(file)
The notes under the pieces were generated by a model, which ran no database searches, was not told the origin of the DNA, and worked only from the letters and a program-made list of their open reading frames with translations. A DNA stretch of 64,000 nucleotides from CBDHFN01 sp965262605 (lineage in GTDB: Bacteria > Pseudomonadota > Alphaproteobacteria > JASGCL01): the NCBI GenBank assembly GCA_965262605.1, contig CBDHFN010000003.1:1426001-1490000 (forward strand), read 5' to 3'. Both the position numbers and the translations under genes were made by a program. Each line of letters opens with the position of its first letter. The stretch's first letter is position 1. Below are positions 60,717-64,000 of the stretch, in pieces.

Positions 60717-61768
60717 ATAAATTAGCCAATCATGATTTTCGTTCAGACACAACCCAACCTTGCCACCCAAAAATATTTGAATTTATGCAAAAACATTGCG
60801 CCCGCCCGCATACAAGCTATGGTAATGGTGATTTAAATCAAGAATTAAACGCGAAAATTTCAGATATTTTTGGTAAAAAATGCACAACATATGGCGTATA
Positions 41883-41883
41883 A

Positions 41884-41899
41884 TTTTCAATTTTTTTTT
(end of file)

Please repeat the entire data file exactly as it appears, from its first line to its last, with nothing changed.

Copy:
The notes under the pieces were generated by a model, which ran no database searches, was not told the origin of the DNA, and worked only from the letters and a program-made list of their open reading frames with translations. A DNA stretch of 64,000 nucleotides from CBDHFN01 sp965262605 (lineage in GTDB: Bacteria > Pseudomonadota > Alphaproteobacteria > JASGCL01): the NCBI GenBank assembly GCA_965262605.1, contig CBDHFN010000003.1:1426001-1490000 (forward strand), read 5' to 3'. Both the position numbers and the translations under genes were made by a program. Each line of letters opens with the position of its first letter. The stretch's first letter is position 1. Below are positions 60,717-64,000 of the stretch, in pieces.

Positions 60717-61768
60717 ATAAATTAGCCAATCATGATTTTCGTTCAGACACAACCCAACCTTGCCACCCAAAAATATTTGAATTTATGCAAAAACATTGCG
60801 CCCGCCCGCATACAAGCTATGGTAATGGTGATTTAAATCAAGAATTAAACGCGAAAATTTCAGATATTTTTGGTAAAAAATGCACAACATATGGCGTATA
Positions 41883-41883
41883 A

Positions 41884-41899
41884 TTTTCAATTTTTTTTT